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10 questions about global warming and its consequences
10 questions about global warming and its consequences

The life hacker figured out why the summer in Russia is getting colder, and world news more and more often resembles shots from the movie "The Day After Tomorrow".

10 questions about global warming and its consequences
10 questions about global warming and its consequences

What is Global Warming?

This is an increase in the average temperature on Earth, which has been recorded since the end of the 19th century. Since the beginning of the 20th century, it has risen by an average of 0.8 degrees over land and ocean.

Scientists believe that by the end of the 21st century, the temperature may rise by an average of 2 degrees (negative forecast - by 4 degrees).


But the increase is quite small, does it really affect something?

All the climate changes we are experiencing are the consequences of global warming. This is what has happened on Earth over the past century.

  • On all continents, there are more hot days and fewer cold days.
  • Global sea level has risen by 14 centimeters. The area of glaciers is shrinking, they are melting, the water is desalinated, the movement of ocean currents is changing.
  • As the temperature rose, the atmosphere began to retain more moisture. This led to more frequent and more powerful storms, especially in North America and Europe.
  • In some regions of the world (the Mediterranean, West Africa) there are more droughts, in others (the midwest of the United States, northwest of Australia), on the contrary, they have decreased.

What caused global warming?

Additional entry into the atmosphere of greenhouse gases: methane, carbon dioxide, water vapor, ozone. They absorb long wavelengths of infrared radiation without releasing them into space. Because of this, a greenhouse effect is formed on the Earth.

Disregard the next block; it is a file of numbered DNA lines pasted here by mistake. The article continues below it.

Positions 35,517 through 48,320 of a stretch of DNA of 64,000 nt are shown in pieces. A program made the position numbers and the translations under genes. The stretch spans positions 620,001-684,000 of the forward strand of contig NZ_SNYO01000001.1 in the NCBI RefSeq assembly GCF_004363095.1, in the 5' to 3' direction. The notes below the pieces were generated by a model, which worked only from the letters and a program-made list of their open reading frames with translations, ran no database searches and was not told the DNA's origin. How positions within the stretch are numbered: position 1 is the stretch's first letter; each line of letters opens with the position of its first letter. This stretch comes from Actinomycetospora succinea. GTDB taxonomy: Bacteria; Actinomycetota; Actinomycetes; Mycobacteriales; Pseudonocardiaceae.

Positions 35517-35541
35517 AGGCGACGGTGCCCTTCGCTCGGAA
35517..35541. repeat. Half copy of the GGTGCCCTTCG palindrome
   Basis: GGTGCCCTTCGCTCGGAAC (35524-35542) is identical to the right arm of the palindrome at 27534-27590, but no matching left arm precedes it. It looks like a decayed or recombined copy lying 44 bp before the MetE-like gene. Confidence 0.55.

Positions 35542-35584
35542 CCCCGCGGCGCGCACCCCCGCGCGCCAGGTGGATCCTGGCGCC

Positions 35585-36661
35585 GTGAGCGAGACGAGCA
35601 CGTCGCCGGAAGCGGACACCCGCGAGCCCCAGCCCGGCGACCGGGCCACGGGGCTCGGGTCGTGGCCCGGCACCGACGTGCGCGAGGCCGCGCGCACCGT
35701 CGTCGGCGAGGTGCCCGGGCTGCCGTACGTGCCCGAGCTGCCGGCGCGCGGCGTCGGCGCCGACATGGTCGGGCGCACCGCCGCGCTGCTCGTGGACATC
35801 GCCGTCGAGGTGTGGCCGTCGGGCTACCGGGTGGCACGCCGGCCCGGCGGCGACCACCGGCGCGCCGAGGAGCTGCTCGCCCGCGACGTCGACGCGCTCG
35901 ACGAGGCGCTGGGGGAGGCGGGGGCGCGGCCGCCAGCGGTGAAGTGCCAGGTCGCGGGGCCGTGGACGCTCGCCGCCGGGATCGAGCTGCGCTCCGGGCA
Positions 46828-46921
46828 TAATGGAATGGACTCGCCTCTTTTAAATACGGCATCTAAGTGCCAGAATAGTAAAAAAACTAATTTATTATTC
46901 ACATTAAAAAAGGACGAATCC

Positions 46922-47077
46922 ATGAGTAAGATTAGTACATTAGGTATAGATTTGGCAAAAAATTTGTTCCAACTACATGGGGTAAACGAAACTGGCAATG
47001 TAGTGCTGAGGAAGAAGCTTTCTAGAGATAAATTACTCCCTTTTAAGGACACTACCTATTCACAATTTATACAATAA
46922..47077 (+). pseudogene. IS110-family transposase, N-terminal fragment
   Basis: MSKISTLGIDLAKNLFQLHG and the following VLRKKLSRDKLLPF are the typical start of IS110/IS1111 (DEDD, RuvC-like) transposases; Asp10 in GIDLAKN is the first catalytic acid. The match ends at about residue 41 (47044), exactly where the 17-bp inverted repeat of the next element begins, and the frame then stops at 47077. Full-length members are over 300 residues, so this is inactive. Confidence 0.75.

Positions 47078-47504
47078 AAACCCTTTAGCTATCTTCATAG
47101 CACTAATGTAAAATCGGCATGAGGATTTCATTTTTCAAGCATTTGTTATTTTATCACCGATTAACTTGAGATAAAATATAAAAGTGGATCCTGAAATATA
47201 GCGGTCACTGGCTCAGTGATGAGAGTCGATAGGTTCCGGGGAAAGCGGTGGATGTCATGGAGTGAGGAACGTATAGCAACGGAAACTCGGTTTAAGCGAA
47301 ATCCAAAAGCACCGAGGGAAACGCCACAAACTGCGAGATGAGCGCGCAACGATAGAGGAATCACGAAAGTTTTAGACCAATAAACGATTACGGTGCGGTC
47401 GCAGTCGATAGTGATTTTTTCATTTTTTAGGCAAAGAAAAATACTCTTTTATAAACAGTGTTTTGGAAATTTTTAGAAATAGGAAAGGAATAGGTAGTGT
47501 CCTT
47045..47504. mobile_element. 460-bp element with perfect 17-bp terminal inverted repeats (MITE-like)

Global warming has provoked the rapid development of industry. The more emissions from enterprises, the more actively deforestation is going on (and they absorb carbon dioxide), the more greenhouse gases accumulate. And the more the Earth warms up.

What can all this lead to?

Scientists predict that further global warming may intensify processes destructive for people, provoke droughts, floods, and the lightning spread of dangerous diseases.

  • Due to the rise in sea level, many settlements located in the coastal zone will be flooded.
  • The effects of storms will become more global.
  • The rainy seasons will become longer, leading to more flooding.
  • The duration of dry periods will also increase, which threatens severe droughts.
  • Tropical cyclones will become stronger: the wind speed will be higher, precipitation will be more abundant.
  • The combination of elevated temperatures and droughts will make it difficult to grow some crops.
  • Many species of animals will migrate to maintain their habitual habitat. Some of them may disappear altogether. For example, ocean acidification, which absorbs carbon dioxide (produced by burning fossil fuels), kills oysters and coral reefs, and worsens the living conditions for predators.

Are Hurricanes Harvey and Irma also triggered by global warming?

According to one of the versions, warming in the Arctic is to blame for the formation of destructive hurricanes. It created an atmospheric "blockade" - it slowed down the circulation of jet streams in the atmosphere. Because of this, powerful "sedentary" storms were formed, which absorbed a huge amount of moisture. But there is still no sufficient evidence for this theory.

Many climatologists rely on the Clapeyron-Clausius equation, according to which the atmosphere with a higher temperature contains more moisture, and therefore conditions for the formation of more powerful storms arise. The ocean water temperature where Harvey formed is about 1 degree above average.

The atmosphere contained 3-5% more moisture. This led to record rainfall.